The problem with exceptionally tidy café racers is that they often belie the amount of work that’s gone into them. Just look at this Kawasaki Z650 café racer from the UK’s Foundry Motorcycle. On the surface, it shows the sort of considered craftsmanship that we’ve come to expect from Foundry’s Tom Simpson—but it took a lot of work to get to this point.
For starters, Tom didn’t have a whole lot to work with when the project kicked off. “Having seen our previous Kawasaki café racer, our customer got his build slot booked with us,” says Tom. “On schedule, he delivered the barest set of bones of any donor bike to date; a Z650 frame, forks, wheels, and a tank.”
Tom didn’t even get an engine with the bike, because the client had chosen to rebuild it himself. So Tom borrowed an ’empty’ motor from his previous Kawasaki Z650 café racer customer and mounted it in the frame as a placeholder. “With that, I had pretty much everything I needed to make a start,” he adds.
Working from a simple concept sketch, Tom managed to get the client to buy into the overall design. But the brief included some big asks. Foundry would have to fabricate a custom swingarm, an entirely new subframe, and a full stainless steel exhaust system.
Tom was a blacksmith before he built custom motorcycles for a living—so whether he’s casting parts or beating them into shape, metalwork is his jam. He dropped the dummy engine into the donor frame and set to work creating a bespoke aluminum swingarm. “Even though I’ve built frames and bodywork several times before, I always underestimate how much time these follies soak up,” he quips.
“That said, I’m very pleased with the result. Along with the YSS shocks, it meant that I was able to get the exact stance I wanted.”
Moving to the subframe, Tom decided to avoid the typical cut-‘n’-loop style that so many café racers sport. Instead, he designed a tail hump that would integrate neatly with the rear frame rails. A set of custom brackets and bosses ensures that everything fits together well.
The tail section’s bodywork is divided into two sections. The traditional café racer hump forms the top half, while the bottom serves to blank off the underside of the tail, while also acting as an electronics tray. The overall effect is delightfully cohesive.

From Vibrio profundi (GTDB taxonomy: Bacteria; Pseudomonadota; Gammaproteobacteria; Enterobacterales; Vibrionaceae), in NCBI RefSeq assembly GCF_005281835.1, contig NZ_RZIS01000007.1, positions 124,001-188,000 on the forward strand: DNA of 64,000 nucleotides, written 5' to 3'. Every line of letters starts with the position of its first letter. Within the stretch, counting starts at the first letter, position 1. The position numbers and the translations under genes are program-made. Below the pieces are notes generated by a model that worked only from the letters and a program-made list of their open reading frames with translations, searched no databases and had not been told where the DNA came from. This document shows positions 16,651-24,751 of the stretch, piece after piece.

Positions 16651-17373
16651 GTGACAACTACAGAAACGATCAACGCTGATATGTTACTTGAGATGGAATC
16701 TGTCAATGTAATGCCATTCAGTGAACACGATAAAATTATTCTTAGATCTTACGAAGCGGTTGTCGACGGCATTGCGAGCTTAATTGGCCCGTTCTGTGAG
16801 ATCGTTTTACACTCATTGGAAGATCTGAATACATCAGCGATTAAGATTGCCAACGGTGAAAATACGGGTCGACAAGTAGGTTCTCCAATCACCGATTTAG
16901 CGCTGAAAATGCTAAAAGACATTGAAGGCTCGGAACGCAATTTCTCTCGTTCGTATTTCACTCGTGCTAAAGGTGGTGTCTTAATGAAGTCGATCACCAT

A Lithium-ion battery now hides under the tail bump, with a Motogadget mo.unit control box stashed under the seat. You can’t tell unless you get up close, but the front bit of the seat support also includes brackets to brace the new Keihin CR Special carbs. (Too often custom builders remove a bike’s airbox, only to leave the carbs, quite literally, hanging.)
Tom kept the OEM fuel tank but tidied it up significantly. It now wears a Monza-style filler cap and a ‘Click-Slick’ fuel petcock from Golan. Hiding under the tank are a Dyna S ignition and fresh Dyna coils.
Next on the list was the 1978-model Z650’s aging running gear. Tom refurbished the stock forks and brakes, and added a second OEM disc brake to the front for added peace of mind. The original hubs were refurbished, but the stainless steel spokes, alloy rims, and Avon tires are all fresh items.
“The lack of front mudguard is a conscious design decision made with the customer,” Tom points out. “But just in case your readers are firing up their keyboards, I have deliberately left all the lugs on the fork lowers, so a mudguard can be fitted if ever desired. The number plate and tail unit act as a very effective rear guard, along with the aluminum baffle plate that stops the carbs and air filters from being in the firing line.”
Up top, Tom installed a set of clip-ons complete with Biltwell Inc. grips, Motone switches, and levers that he scalped from an early-2000s Honda CBR600RR. With no more need for the stock handlebar clamps, Tom shaved those off. Finishing off the cockpit is a Motogadget Chronoclassic tacho and speedo, mounted on a handmade bracket.
A 7” headlight sits out front, sitting on custom mounts that also house a pair of Kellermann turn signals. Multi-purpose Kellermann units take care of taillight and turn signal duties out back.
Tom’s signature is splashed all over this build, as long as you know where to look. The four-into-two exhaust system is an obvious touch; subtler details include parts like the rotating adjusters that hold the Tarozzi rear-set pegs. From the foot control linkages to the rear axle adjusters, there’s hardly anything that doesn’t bear a Foundry Motorcycle stamp.
The only tasks that happened outside of Foundry’s workshop—other than the engine build—were the paint and upholstery. S.Jago Designs laid down the stylish paint job, and Trim Deluxe added a touch of class to the seat.
Between its restrained finishes and its flawless stance, this Kawasaki Z650 café racer is good taste personified. If anyone has an old Z650 basket case taking up space, we’re now accepting donations.